Sermon for 2/26/17 Matthew 17:1-9; Transfiguration

I think Transfiguration is one of the strangest things to occur in the church year. Truth be told, there are a lot of occasions we mark in the church year that cause Pastors a lot of grief because the question is always “do I have anything new to say about this??” This happens for me (personally) at Transfiguration, Christ the King Sunday, and even (on occasion) Easter and Christmas. What can be said about these texts that will be different? What can be said that will be challenging? What can be said that will encourage all of you to leave this place anxious to serve God and one another? So maybe instead of preaching on what Transfiguration actually is (which, I might do just a bit) I want to talk more about why it matters and why you should care.

This story can be confusing to talk about anyway. It takes place on top of a mountain, which is a big hint to us listeners. This is a mountaintop experience; a high moment, a peak, that “achieved goal” feeling. Peter believes it’s a nice enough place that they should stay for a while. God affirms who Jesus is: God’s son, the beloved. Jesus tells Peter, James, and John to not be afraid after God tells them to listen to Jesus. They head back down the mountain all while Jesus tells them “let’s keep this whole thing between us until after I die and am resurrected, okay?” So, I think it’s pretty clear why that story should matter to your own personal faith life, am I right?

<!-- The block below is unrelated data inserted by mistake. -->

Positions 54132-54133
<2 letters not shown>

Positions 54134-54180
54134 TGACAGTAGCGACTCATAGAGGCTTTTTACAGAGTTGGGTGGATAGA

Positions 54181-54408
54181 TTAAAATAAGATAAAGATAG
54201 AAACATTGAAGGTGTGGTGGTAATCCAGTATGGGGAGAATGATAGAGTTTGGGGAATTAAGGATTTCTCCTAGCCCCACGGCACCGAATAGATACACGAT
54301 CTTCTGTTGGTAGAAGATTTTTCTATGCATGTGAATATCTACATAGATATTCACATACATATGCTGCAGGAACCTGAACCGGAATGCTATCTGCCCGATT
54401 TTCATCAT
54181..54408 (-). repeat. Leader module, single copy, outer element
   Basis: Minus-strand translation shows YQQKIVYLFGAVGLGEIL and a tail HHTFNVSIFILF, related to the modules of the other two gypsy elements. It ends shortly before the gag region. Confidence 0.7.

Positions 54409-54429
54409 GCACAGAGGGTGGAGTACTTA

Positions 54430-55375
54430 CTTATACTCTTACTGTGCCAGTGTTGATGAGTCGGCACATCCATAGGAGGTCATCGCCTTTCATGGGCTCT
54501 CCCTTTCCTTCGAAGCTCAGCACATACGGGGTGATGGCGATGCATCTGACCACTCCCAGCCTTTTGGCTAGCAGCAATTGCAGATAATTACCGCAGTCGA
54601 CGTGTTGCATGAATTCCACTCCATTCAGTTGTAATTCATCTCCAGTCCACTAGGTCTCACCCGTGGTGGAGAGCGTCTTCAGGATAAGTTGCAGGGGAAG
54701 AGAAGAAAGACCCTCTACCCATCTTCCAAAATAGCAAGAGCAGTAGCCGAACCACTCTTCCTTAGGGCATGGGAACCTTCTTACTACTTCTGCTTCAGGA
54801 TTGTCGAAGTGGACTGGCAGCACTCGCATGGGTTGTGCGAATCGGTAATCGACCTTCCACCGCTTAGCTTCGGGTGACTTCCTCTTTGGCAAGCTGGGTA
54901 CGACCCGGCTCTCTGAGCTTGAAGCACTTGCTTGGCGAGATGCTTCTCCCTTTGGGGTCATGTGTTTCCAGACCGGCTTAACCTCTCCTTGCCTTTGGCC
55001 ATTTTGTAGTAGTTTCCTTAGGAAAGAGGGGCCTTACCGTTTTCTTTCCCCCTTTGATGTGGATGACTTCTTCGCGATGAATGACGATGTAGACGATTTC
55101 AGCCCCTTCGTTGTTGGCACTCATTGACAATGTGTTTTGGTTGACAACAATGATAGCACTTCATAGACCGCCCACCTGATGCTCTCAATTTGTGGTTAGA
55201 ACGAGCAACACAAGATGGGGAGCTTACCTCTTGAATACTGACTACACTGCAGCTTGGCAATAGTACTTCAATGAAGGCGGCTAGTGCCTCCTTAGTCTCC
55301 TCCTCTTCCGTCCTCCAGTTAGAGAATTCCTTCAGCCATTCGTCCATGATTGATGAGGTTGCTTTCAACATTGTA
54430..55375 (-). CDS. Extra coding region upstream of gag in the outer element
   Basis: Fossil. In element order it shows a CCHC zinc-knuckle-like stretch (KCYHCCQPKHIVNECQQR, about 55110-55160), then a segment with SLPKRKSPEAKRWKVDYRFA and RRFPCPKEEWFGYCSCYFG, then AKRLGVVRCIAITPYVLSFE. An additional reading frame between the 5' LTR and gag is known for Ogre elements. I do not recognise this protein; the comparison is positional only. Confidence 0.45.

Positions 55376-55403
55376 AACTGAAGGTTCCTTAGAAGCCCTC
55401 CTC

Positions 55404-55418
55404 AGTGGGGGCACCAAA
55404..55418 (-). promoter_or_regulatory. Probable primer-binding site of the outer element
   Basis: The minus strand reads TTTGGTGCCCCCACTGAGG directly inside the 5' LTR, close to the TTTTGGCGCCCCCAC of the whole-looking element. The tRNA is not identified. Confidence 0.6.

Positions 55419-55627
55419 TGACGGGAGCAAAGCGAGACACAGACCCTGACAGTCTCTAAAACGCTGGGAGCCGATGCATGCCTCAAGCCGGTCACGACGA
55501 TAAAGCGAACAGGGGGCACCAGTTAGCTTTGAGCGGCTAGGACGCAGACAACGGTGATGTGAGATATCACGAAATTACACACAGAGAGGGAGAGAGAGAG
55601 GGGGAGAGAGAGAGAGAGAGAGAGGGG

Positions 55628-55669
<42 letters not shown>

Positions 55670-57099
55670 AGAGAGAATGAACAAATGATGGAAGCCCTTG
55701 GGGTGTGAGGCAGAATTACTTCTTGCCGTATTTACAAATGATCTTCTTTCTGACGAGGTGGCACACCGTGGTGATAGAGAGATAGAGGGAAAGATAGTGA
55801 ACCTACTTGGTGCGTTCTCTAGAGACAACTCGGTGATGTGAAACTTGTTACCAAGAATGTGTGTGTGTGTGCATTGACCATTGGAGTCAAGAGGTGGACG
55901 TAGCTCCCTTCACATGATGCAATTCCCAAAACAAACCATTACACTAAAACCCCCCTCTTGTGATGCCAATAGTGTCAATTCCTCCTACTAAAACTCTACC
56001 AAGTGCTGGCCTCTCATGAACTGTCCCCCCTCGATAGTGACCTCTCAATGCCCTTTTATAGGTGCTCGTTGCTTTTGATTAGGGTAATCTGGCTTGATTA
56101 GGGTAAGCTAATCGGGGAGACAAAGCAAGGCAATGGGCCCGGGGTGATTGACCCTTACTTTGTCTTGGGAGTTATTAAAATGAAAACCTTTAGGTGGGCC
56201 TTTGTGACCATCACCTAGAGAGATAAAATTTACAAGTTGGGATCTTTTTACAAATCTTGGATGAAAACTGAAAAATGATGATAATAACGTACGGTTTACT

Transfiguration marks the last Sunday before Lent. Of course, Jesus had no idea that thousands of years later that there would be such a thing as the liturgical calendar. And that we would call the upcoming season would be called Lent; that we would mark a 40 day journey to the cross. All Jesus knew is that his life was about to take a very different turn and that he would soon be arrested Transfiguration is one of the best examples of “already but not yet.” What this means is that for us (and for the disciples) we are seeing and hearing about who Jesus is (God has claimed him as God’s son and as the beloved all while Jesus is clothed in glowing white clothes) while also knowing that God’s glory isn’t yet complete through the cross. For Jesus and the disciples something is coming. Something that strikes fear into the hearts of all good Lutherans. Something that makes us uncomfortable and squeamish. That something is change.

As much as we joke about change and how much Lutherans hate change, it happens to all of us. Change can be a good thing, right? That doesn’t mean that change isn’t scary. But, it can usher us from one point in life that is just okay to another arena of life that is better than we ever imagined. Personally, I think about the change that went from being engaged to being married. I think about the change that came from being pregnant to having Ellen. I also have fond memories of the change that came with moving here to become your pastor. All of these events were scary in their own way, but the change was not only welcomed, it was eagerly anticipated. And as much as we sometimes want change, we have to be willing to let go, which means admitting that we’ve been holding on (and maybe, for some, holding on for too long).

Change is also a strange place to be emotionally. We often find ourselves in this weird place of grieving and anticipating all at the same time. The disciples had no idea what was to come (even though Jesus had told them several times by now). Jesus knew. And we know too. If you think about today as the physical movement of the time after Epiphany into Lent, the emotions that fill that space can be unsettling too. We may want to hold on to the comfort that light brings. We know the cross is coming and we know what the cross means for our lives, but that doesn’t mean we want to hurry the process of getting there.